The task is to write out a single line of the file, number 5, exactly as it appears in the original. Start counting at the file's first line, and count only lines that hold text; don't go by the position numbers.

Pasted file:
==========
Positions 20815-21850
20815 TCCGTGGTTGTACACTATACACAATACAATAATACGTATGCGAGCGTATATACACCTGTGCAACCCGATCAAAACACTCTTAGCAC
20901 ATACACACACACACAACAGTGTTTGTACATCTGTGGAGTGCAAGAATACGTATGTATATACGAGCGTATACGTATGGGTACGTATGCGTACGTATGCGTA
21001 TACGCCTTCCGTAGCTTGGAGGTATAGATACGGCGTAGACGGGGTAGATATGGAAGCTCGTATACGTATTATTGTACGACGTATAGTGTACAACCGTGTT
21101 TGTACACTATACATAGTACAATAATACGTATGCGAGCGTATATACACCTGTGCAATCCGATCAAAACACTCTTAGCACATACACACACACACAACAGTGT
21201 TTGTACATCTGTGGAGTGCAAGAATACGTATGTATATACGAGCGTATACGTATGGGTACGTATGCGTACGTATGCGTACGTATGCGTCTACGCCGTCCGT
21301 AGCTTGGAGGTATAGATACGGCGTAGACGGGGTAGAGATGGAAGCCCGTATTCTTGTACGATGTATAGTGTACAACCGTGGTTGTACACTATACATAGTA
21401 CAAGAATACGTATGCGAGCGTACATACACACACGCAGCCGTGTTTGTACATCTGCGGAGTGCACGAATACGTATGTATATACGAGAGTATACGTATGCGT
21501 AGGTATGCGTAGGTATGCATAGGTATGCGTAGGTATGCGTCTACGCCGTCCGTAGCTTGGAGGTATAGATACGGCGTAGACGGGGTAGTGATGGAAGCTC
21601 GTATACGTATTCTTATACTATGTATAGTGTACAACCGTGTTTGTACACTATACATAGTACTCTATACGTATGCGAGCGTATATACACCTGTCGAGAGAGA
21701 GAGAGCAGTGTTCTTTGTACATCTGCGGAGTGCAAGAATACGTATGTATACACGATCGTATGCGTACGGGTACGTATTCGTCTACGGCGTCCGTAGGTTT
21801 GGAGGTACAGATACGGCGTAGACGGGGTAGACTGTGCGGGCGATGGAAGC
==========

21101 TGTACACTATACATAGTACAATAATACGTATGCGAGCGTATATACACCTGTGCAATCCGATCAAAACACTCTTAGCACATACACACACACACAACAGTGT